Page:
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Dave Amiana
Dave Amiana

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Notes on Getting started with Java and other helpful resources

In this article, we will briefly introduce the Java language for beginners. Let's begin with an overview of the language.

Java is a class-based object-oriented programming language that is designed for minimizing software dependencies. In Java, everything inherits from an Object construct which effectively makes everything in Java an object. For this reason, the Java language has become a good choice for learning Object-Oriented Programming (OOP).

If you are coming from a C/C++ background, the noteworthy features of the Java language are their garbage collection and their Java Virtual Machine which compiles a Java code to a native bytecode representation that is platform-independent.

Java gets rid of the pointer and low-level memory management manipulations since it is often seen to have caused bugs and a significant overhead for the programmer's responsibility in maintaining their programs.

Here is the list of noteworthy features of the Java language:

  • Object-Oriented. As we mentioned earlier, all entities in Java are rooted in the Object class. In addition, we can only interface with functions through classes. This is to say that Java is designed to implement functions within a class, and by the same token, prevent global variables to creep into our code.

  • Java is Portable, Platform Independent, and Architecture-neutral. A Java code is compiled into a bytecode representation that is interpreted by the Java Virtual Machine (JVM). This effectively gets rid of platform-specific implementation of a piece of software whereby it can only run one the same platform configuration of the machine it was compiled from. This is the ultimate selling point of Java and why Java has been used mostly by business people. From the point of view of production, this makes Java development streamlined!

    compile once, run anywhere!

  • Simple. Java is designed to be simple, and intuitive. If you take a look at their Standard Library, you can notice how they kept their naming consistent. This effectively makes their piece of software intuitive and simple, you get what you expect.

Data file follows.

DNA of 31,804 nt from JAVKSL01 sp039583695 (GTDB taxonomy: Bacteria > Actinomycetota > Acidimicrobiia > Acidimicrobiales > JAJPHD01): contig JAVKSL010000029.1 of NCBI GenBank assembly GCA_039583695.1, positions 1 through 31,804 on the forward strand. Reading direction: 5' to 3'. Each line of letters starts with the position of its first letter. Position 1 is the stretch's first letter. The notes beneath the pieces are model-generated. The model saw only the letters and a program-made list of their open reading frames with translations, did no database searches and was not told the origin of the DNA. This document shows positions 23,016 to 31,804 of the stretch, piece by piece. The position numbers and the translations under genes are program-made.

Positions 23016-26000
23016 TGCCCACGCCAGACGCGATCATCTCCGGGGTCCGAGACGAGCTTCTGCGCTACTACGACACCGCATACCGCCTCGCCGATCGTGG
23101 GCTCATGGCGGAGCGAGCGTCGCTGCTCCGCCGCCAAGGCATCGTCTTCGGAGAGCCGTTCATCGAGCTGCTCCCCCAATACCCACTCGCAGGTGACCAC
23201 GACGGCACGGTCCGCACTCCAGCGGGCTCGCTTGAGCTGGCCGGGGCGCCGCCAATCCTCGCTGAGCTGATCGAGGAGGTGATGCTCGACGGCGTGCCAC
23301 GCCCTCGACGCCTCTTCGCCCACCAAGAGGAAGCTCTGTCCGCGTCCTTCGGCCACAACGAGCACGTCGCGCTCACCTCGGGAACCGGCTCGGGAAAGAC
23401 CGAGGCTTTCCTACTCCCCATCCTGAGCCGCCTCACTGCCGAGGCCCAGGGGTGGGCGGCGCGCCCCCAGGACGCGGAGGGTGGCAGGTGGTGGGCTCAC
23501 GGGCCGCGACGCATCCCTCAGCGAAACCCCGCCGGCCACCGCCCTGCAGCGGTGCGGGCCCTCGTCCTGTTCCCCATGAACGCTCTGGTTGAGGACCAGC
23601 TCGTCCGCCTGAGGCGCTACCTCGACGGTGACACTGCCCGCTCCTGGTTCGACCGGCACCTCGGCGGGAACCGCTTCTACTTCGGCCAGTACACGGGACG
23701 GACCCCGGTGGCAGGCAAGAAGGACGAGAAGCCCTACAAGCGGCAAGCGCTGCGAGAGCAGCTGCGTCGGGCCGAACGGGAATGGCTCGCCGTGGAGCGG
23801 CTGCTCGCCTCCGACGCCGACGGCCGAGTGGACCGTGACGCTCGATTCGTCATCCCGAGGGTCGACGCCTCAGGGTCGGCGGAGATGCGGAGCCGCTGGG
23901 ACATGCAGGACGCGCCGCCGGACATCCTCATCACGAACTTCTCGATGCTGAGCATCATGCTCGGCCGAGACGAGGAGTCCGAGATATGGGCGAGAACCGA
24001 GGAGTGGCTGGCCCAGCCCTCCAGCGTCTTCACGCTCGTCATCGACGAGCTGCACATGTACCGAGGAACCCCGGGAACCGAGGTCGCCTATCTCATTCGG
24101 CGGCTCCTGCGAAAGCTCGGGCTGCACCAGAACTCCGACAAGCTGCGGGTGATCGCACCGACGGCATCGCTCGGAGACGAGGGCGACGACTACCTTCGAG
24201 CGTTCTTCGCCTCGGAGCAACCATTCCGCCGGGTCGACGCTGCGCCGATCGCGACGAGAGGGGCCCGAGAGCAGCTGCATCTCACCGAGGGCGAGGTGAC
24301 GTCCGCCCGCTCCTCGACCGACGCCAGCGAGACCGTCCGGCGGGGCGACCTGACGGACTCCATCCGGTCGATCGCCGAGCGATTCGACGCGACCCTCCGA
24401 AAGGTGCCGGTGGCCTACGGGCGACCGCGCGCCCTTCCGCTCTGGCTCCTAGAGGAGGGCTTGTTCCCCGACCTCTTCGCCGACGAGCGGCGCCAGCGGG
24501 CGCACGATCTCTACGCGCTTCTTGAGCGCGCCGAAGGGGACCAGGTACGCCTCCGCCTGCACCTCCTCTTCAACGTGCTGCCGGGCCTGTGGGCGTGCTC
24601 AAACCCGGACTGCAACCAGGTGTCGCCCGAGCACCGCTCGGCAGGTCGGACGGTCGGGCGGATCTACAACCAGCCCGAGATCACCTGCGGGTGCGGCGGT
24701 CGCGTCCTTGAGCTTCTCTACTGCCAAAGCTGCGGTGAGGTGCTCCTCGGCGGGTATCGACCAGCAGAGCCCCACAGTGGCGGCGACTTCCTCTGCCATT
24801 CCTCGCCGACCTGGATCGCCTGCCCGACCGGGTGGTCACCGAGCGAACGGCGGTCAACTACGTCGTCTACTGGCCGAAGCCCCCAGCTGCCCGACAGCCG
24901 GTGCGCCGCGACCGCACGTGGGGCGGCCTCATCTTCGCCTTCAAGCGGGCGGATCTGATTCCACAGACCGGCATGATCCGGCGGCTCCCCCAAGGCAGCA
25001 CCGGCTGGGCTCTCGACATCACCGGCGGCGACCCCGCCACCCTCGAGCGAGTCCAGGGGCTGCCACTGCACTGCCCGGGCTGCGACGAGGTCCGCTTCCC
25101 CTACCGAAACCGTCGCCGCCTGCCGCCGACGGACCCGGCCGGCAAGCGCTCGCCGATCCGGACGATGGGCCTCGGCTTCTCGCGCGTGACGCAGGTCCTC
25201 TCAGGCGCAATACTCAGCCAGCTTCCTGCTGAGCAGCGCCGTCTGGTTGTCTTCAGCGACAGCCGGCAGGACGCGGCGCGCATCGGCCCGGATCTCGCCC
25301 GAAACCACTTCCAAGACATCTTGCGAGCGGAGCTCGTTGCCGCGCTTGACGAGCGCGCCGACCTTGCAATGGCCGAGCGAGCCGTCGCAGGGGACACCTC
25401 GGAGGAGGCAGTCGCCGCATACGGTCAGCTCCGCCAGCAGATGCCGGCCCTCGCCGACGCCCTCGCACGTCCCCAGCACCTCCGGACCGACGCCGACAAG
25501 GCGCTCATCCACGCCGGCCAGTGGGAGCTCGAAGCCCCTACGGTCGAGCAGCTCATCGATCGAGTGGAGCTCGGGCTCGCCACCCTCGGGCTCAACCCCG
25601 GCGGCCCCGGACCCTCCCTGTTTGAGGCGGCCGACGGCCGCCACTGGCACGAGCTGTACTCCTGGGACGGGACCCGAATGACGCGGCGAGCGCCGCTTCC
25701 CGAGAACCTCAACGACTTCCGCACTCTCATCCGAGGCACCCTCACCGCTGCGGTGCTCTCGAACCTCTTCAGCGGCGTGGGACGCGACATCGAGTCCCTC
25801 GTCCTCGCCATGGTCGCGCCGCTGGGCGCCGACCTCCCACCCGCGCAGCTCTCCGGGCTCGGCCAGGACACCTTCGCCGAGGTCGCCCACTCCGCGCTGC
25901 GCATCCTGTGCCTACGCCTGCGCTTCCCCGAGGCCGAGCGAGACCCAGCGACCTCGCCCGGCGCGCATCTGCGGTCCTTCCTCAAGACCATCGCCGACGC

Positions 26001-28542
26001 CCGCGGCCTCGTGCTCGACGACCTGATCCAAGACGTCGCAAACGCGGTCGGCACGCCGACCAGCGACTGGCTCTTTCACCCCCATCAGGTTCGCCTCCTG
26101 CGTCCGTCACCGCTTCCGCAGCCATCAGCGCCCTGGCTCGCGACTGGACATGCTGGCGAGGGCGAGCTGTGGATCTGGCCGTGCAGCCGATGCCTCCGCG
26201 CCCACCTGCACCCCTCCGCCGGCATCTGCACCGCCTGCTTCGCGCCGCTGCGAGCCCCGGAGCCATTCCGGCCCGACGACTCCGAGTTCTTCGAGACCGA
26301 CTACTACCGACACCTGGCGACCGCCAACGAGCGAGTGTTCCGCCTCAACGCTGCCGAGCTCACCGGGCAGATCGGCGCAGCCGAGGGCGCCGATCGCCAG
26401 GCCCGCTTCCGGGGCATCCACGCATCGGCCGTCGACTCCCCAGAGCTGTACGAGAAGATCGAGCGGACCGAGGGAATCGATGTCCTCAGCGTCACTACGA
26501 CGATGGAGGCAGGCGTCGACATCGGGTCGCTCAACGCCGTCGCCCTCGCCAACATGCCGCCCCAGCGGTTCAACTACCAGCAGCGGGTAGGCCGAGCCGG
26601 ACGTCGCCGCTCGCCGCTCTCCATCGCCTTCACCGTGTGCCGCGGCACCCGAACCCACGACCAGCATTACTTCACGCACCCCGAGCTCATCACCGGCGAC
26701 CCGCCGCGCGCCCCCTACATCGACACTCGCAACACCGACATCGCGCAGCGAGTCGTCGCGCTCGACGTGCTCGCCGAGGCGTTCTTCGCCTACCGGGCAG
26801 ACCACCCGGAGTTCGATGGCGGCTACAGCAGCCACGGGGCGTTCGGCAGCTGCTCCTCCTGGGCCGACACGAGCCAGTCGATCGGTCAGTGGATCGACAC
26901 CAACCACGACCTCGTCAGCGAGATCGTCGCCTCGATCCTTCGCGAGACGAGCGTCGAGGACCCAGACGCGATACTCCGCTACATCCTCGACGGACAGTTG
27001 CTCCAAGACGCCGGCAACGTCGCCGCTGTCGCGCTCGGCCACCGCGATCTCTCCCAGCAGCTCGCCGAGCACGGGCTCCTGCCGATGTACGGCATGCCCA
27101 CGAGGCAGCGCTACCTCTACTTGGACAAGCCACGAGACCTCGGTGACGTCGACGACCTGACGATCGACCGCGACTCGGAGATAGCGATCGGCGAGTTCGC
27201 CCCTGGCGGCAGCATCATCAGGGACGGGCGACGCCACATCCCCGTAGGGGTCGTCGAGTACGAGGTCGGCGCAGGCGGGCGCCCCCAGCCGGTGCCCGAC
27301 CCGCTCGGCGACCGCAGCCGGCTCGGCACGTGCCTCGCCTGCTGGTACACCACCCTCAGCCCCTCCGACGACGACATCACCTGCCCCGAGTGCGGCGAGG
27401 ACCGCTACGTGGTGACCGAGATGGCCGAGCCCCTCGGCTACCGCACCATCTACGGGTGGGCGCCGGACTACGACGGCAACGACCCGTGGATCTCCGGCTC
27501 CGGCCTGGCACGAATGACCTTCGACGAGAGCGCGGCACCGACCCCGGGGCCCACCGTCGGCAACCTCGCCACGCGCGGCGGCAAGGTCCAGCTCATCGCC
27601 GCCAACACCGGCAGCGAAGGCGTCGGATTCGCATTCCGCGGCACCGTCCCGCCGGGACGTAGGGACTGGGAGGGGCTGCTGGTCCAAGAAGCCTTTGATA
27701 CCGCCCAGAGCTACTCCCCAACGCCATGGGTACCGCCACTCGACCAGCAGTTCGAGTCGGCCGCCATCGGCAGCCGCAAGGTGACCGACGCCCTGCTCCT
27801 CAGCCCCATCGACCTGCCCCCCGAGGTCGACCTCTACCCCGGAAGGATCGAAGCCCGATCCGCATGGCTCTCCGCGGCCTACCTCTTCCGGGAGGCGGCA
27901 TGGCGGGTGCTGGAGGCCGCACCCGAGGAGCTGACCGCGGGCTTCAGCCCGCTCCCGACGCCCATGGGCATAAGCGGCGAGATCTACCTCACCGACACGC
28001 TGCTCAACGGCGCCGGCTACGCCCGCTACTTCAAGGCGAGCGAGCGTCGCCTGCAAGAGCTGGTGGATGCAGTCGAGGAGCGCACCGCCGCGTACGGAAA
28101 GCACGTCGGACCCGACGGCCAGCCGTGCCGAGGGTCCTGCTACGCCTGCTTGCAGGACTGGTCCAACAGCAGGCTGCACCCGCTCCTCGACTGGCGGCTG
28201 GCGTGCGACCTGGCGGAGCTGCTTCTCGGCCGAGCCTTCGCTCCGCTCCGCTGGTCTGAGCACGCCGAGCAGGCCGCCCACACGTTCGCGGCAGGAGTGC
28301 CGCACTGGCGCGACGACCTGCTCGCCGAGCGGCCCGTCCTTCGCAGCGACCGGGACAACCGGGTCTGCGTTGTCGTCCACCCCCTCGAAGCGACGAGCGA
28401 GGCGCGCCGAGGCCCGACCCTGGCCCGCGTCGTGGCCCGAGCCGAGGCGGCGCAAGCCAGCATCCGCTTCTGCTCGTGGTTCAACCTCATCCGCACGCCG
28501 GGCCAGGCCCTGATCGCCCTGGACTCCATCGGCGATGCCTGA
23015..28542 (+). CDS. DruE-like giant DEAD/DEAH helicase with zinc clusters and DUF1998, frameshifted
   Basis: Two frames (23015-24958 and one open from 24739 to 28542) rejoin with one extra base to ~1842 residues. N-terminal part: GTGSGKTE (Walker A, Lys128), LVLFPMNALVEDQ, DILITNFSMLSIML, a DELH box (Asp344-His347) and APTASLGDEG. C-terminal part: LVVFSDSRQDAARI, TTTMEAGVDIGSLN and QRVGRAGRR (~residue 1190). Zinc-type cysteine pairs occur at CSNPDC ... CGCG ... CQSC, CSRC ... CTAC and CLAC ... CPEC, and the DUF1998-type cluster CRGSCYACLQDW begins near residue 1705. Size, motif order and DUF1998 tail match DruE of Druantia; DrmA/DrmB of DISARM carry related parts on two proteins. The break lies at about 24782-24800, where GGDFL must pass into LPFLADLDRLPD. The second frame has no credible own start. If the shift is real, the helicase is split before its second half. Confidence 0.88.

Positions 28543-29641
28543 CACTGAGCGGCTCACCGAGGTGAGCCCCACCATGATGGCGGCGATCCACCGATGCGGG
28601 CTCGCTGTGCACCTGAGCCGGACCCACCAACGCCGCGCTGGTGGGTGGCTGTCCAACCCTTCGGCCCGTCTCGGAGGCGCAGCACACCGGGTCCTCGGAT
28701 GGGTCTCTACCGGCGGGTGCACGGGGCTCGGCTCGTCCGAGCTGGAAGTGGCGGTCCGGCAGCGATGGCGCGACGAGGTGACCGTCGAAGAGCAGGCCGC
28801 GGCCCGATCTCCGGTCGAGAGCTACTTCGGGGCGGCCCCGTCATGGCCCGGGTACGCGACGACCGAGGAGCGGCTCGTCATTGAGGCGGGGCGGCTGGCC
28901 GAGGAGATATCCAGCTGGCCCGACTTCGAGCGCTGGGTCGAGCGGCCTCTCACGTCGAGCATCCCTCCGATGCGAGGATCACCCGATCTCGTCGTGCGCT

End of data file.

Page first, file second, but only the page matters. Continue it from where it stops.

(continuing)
• Secure. In Java, there is a suite of cryptographic libraries that ensures your programs are cryptographically secure. With this, you don't have to worry about consulting a cryptographer and checking out your implementation of SHA-256 encryption for ensuring its soundness and safety.

  • Robust. Java is designed for performance. While it is no doubt that languages like C++ are still faster and more efficient with memory management, Java is a good spot whenever you want to get rid of all the low-level implementation and still have a high-performing code. Many modern software systems are written in Java precisely for this reason.

Now that we see what Java has to offer for our software needs, let's have a very kind introduction to how we can actually interact with Java. Assuming you have already installed the Java SDK specific to your machine. You now install an IDE. Here are a couple of my recommendations:

If you want a lightweight environment where you can quickly do some testing of your program, VS Code is highly recommended.

There are also web-based JVM platforms where we can run and test our code, like the one we will use in this blog: Before we begin, a couple of reminders: Java code can be compiled either from the terminal or from our IDE, second, our public class must match the name of our file, otherwise, our code would not compile.

For this simple exercise, I prepared two Java programs we can play with:, and We can execute this program through our IDE by clicking the Run button, while we can compile this from our shell by typing the following code for compiling our

java Main
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The first command compiles the Java code into a *.class file where the JVM can execute. The second command executes our Main.class file.

For the second program, we imported a library from java.util.Scanner so we can use the Scanner class in loading our inputs to the program. Notice the keyword import. From the second program, we have our first experience of instantiating a class and accessing a member function of that class using the dot . operator. Feel free to fiddle around with it and explore some features as you go on.


Places to learn Java

To me, the most effective way of learning is by solving problems.

In this section, I compiled some helpful links that you can visit:

For technical documentation:

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